no good deed goes unpunished

In my literary life, there is love and there is hate. I rarely close a book and say, “Eh, it was just okay.” If I don’t like it, I put it down. But if I love it, I refuse to let go of it.

Almost everyone I know who has read or attempted to read Wicked, Gregory Maguire’s imagined, revisionist prequel to L. Frank Baum’s The Wonderful Wizard of Oz, has said it’s slow and awful and exhausting to get through. I’ve heard it’s disappointing compared to the musical, compared to the 1939 film, compared to Baum’s originial. I’ve heard it’s strange and bizarre and unusual. So when I attempted to read it last year, I approached it with that mindset. And I hated it. All five pages I made it through.

And then I saw Wicked on stage last weekend and figured it couldn’t really be that far off the book, could it? And if I loved the musical so much, I couldn’t really hate the book, could I?

No, I couldn’t.

It’s easy to understand why some people would be put off by the novel. The musical is sort of a mindless melodrama, with darker themes, yes; but the novel is philosophical, political, and haunting. It comes as a bit of a shock after all that singing and dancing. And so, yes, understandably, readers expecting Glinda to float around in a bubble are going to be surprised to instead find a pertinent discussion of human rights, power, and the nature of evil.

The scope of Maguire’s story was breathtaking. From the thoroughly imagined personalities of his characters (and they are as much his as they are Baum’s), to the details of Oz and it’s four countries, to the philosophies, mythologies, and allegories hiding just under the surface of his words. Fashioning characters and telling their story is difficult enough when the medium is strictly fiction. When it’s a fantasy world they inhabit, and somebody else’s fantasy world, at that, the talent required for an author to pull off that trick successfully is incredible.

A friend recently told me that he wasn’t ever able to develop any kind of concern for or relationship with the characters in Maguire’s world. I disagree, and personally, I loved the novel. I devoured Wicked in three days and found myself really attached to Elphaba. Part of it might be that I tended to share her worldview, part of it might be that I felt really and truly sorry for her. I think a lot of it was just that so many of the mistakes she made were not mistakes: they were actions with results gone awry, or they were careful decisions completely misinterpreted by the rest of the world. Elphaba’s life was a series of miscommunications, of missed communications, and a tragic lack of understanding.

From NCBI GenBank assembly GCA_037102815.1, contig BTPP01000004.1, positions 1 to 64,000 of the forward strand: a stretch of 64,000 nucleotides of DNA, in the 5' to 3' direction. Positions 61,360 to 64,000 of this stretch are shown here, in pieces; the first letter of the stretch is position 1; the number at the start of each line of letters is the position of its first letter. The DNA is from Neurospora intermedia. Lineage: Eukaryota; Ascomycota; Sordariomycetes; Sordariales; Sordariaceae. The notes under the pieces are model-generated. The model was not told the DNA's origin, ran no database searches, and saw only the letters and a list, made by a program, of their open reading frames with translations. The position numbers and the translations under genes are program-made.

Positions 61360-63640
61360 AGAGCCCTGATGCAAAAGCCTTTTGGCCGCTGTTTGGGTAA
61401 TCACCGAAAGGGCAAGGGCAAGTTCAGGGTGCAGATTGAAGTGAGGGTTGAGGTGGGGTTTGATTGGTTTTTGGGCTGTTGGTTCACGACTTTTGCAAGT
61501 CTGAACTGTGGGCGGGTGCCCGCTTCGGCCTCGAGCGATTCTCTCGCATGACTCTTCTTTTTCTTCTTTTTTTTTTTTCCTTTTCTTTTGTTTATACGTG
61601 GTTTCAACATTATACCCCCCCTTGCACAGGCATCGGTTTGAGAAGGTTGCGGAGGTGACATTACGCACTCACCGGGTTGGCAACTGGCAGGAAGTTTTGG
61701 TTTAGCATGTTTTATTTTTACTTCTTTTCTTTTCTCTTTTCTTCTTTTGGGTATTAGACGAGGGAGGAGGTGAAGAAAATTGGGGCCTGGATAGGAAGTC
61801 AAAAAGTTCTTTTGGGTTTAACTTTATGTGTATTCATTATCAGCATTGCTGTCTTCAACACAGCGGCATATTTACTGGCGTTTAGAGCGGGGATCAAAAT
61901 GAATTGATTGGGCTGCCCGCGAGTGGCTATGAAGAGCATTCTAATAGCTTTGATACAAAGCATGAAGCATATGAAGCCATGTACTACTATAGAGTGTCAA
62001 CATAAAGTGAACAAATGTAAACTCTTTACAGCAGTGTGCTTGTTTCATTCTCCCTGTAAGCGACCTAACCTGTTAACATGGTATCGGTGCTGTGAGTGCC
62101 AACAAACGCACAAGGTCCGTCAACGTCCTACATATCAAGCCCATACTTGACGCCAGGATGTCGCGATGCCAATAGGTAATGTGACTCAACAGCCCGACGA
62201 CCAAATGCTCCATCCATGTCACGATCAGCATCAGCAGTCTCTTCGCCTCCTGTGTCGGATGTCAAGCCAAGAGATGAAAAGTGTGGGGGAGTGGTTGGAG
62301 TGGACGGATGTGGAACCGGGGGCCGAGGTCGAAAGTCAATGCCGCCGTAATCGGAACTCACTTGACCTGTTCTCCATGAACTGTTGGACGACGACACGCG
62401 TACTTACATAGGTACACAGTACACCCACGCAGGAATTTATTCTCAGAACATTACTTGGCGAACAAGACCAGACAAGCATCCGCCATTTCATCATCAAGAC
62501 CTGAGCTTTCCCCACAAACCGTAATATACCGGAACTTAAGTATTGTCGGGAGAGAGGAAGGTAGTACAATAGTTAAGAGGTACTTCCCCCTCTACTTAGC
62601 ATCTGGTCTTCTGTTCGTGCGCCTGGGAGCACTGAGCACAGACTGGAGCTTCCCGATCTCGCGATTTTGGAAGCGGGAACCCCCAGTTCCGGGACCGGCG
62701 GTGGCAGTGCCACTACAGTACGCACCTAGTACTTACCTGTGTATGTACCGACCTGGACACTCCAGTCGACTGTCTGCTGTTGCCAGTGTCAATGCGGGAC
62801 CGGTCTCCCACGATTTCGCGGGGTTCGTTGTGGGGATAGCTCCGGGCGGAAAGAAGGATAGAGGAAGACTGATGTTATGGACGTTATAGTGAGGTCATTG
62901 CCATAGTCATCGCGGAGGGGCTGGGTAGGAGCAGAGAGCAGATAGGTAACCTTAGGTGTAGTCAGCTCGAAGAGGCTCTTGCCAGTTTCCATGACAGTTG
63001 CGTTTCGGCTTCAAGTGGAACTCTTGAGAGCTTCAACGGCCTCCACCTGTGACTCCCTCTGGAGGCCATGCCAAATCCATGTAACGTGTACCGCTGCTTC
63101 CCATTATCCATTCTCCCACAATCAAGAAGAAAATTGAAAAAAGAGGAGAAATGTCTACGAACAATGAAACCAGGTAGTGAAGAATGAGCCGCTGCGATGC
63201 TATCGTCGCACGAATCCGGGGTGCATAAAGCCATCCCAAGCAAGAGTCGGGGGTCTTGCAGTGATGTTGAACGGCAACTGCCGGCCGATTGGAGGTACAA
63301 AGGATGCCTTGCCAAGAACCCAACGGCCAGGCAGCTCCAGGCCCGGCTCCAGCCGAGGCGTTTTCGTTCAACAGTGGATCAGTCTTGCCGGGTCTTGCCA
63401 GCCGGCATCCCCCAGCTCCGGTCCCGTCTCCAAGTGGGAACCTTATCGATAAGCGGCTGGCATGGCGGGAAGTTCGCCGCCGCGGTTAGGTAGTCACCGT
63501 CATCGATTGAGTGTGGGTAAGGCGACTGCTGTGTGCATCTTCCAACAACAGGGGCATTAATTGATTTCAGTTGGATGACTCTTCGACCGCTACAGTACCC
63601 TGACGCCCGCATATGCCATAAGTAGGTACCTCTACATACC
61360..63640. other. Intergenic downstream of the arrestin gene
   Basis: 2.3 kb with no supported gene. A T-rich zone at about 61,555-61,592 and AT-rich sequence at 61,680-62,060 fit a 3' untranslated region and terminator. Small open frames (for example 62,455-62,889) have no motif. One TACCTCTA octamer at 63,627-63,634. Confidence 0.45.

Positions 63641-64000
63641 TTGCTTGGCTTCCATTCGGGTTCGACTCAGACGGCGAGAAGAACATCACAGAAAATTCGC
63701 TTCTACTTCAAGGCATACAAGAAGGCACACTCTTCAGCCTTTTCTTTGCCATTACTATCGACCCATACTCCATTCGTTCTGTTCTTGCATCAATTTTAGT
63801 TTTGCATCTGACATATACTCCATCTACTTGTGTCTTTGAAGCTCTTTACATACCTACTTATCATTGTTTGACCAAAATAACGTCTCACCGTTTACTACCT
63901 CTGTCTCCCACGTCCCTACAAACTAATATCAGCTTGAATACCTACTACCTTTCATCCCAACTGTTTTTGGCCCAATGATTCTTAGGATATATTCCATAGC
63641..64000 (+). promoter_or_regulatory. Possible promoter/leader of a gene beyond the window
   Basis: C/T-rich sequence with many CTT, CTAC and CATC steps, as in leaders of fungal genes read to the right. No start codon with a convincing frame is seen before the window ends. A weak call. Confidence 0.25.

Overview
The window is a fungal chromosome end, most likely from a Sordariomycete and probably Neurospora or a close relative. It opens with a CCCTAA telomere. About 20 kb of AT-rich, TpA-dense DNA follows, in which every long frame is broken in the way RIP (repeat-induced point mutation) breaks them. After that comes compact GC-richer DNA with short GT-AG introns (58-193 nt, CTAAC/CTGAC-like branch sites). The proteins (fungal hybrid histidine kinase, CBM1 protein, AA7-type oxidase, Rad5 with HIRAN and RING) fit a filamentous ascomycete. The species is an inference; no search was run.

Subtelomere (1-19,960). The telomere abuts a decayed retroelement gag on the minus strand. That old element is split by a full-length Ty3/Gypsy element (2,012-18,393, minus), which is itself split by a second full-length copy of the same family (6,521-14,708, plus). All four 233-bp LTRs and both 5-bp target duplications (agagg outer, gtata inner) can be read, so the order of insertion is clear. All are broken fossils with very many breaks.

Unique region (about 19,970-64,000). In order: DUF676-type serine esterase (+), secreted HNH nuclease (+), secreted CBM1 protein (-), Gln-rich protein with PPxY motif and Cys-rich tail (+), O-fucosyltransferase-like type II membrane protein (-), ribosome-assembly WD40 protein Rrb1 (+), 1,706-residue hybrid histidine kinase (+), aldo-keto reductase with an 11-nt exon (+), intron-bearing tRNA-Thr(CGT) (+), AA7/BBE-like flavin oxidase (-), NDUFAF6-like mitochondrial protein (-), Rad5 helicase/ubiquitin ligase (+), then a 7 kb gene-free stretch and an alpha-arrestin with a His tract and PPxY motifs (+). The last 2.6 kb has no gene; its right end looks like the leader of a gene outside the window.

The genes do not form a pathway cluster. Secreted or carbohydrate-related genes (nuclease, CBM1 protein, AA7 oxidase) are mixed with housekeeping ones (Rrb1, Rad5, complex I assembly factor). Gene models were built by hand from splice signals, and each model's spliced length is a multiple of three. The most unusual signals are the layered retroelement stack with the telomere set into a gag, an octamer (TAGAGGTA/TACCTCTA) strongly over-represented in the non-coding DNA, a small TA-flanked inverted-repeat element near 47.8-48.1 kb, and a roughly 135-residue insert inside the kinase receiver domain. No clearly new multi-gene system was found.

Sure, she was haughty and bitter and even, on ocassion, a little mean-spirited. But never wicked, never evil. Essentially, that’s the question left burning in the reader’s mind when the last page is turned: What is evil? Is it, as so many characters in the book claim, an absence of goodness? Is it a tangible thing each of us are in danger of picking up? Is it determined by our intentions or our actions? And why was Elphaba so willing to assign the label of Wicked to herself?

He lingered at the door, and said, “The Lion wants courage, the Tin Man a heart, and the Scarecrow brains. Dorothy wants to go home. What do you want?”
…She couldn’t say forgiveness, not to Liir. She started to say “a soldier,” to make fun of his mooning affections over the guys in uniform. But realizing even as she said it that he would be hurt, she caught herself halfway, and in the end what came out of her mouth surprised them both. She said, “A soul–“

In the end, Elphaba is a sad, tragic heroine. She’s wracked with guilt–for her sister, for her father, for Doctor Dillamond, for Fiyero, especially Fiyero, and even later, for his family. She’s consumed with grief and frustration and the fear of being used against her will. But she’s likable, and she’s deeply human.

Maguire poses several questions in Wicked, but answers few. One of the cool things about this novel is its ability to both reframe a well-known story and to explore the unknown hows and whys of the Wicked Witch of the West. But his diction is lush and rich, and maybe the best thing about this novel is the way Maguire encourages his reader to fall in love with the magic of the English language all over again.


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